Robert A. Caro delivers 2003 Theodore H. White lecture

October 28, 2003

Robert A. Caro at the 2003 Theodore H. White Seminar.

Robert A. Caro at the 2003 Theodore H. White Seminar.

October 28, 2003 — Robert A. Caro, biographer and Pulitzer Prize winning author of The Power Broker and Master of the Senate delivered the 2004 Theodore H. White Lecture in the John F. Kennedy Jr. Forum. His lecture was titled “Lyndon Johnson:  Personality and Power.”

The following morning Caro joined a panel of prominent media figures for a lively discussion that probed Johnson’s ascent from the U.S. Senate to the vice presidency to president and his engineering of successful policies, such as his “Great Society” and the Civil Rights Act, and disastrous ones like the country’s involvement in Vietnam.

“When he was in the Senate, the Senate became as important as the executive branch,” said panelist Daniel Schorr, senior news analyst for National Public Radio. “Where Johnson was, the power tended to reside.”

In addition to Schorr, the panel, moderated by Alex Jones, lecturer in public policy and director of the Joan Shorenstein Center on the Press, Politics, and Public Policy at the Kennedy School, included Ernest R. May, Charles Warren Professor of American History at Harvard, and veteran journalists David Broder, Washington Post national political correspondent, and New York Times managing editor Jill Abramson.

A lifelong politician whose national career began during Franklin D. Roosevelt’s presidency, Johnson led the U.S. Senate from 1955 until he became vice president in 1960. “He was such a really dominating figure” in the Senate, May said, adding that when he compiled an index of a history of the United States he had written just after Kennedy died, he found his text had more entries for Johnson than for Kennedy.

More recently, reviewing tapes of Johnson’s presidency, May glimpsed the way Johnson brought his senatorial power into the White House with him, describing Johnson making phone call after phone call for up to eight hours a day. “You don’t get much evidence in these tapes that Johnson is consulting anyone. He’s concerned with getting things done. He’s an operator, an actor, somebody who’s using power,” he said.

Caro, a former Nieman Fellow, argued that Johnson wielded his power far more effectively in the Senate than in the White House, in part because of the different demands of the two positions.

“You saw in the Senate a guy who felt he was really in control,” said Caro, adding that Johnson was likely at his happiest as leader of the Senate. “You never had that sense of security as president.” Further, Caro noted that the job of the Senate — to get things done, largely behind closed doors — matched Johnson’s leadership style better than the demands of the White House.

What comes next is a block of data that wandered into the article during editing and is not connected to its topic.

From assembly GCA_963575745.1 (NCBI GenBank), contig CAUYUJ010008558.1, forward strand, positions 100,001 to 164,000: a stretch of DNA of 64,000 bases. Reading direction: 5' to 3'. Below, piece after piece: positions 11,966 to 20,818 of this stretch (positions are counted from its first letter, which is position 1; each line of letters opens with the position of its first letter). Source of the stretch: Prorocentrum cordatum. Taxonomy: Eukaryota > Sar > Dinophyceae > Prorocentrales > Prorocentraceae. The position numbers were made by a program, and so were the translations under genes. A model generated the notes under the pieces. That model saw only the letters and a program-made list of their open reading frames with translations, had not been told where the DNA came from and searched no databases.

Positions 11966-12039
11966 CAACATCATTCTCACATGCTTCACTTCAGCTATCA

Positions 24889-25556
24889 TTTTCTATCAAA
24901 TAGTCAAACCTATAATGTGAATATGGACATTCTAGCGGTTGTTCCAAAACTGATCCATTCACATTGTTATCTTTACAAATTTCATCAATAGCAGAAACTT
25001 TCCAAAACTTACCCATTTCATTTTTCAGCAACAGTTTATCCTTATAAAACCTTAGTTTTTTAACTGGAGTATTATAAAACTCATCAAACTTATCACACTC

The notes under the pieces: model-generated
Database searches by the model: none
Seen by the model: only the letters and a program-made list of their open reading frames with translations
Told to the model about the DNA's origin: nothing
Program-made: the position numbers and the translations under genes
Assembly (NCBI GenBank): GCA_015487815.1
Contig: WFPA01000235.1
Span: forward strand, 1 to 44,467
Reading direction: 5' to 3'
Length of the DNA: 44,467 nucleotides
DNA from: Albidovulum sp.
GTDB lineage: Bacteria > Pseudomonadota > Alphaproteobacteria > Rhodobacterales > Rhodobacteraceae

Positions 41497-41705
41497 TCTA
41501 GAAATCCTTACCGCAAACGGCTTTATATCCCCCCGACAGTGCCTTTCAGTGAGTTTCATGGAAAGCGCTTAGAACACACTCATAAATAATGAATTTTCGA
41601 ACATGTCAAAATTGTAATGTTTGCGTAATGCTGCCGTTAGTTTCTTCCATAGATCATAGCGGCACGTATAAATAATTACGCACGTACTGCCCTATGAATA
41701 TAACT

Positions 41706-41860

“The power of the presidency is a moral power, it’s a bully pulpit,” said Caro. “Johnson was really unsuited for that.”

With the Shorenstein Center as a sponsor of Caro’s visit, the seminar examined the media implications of Johnson’s leadership. He was press savvy, realizing that Senate hearings could attract media attention, said Abramson, yet both Schorr and Caro added that he was ill at ease on television, to his detriment. “One of the transforming events that’s changed politics so much is the role of television and the burgeoning power of the press as another player in the power game in Washington,” said Abramson.

“Television is not only a medium of information for reporters, it is much more so a medium through which our leaders can transmit what they want to,” Schorr added. “Johnson was never terribly good at that.”

The panelists explored the legacy of Johnson’s dealings with the media. The Johnson presidency originated the credibility gap in our leaders that persists today, said Abramson. Before that, she said, “most people in the public and even the media gave the president the benefit of the doubt. The idea that lies would purposely be told was something very new and quite shocking.” By the time Nixon resigned, she said, that trust was replaced in the media by skepticism and even cynicism.

“The lies about Vietnam, the publishing of the Pentagon papers, changed journalism and its acceptance of official pronouncements from Washington in a forever kind of sense,” she said.

Panelists also drew cautious parallels between Johnson’s public portrayal of Vietnam and President Bush’s dealings in Iraq.

“The performance of the [Bush] administration in stressing the good side of signing on in Iraq is eerily like the Johnson administration’s handling of Vietnam,” said May.

This article was based on one written by Beth Potier of the Harvard News Office.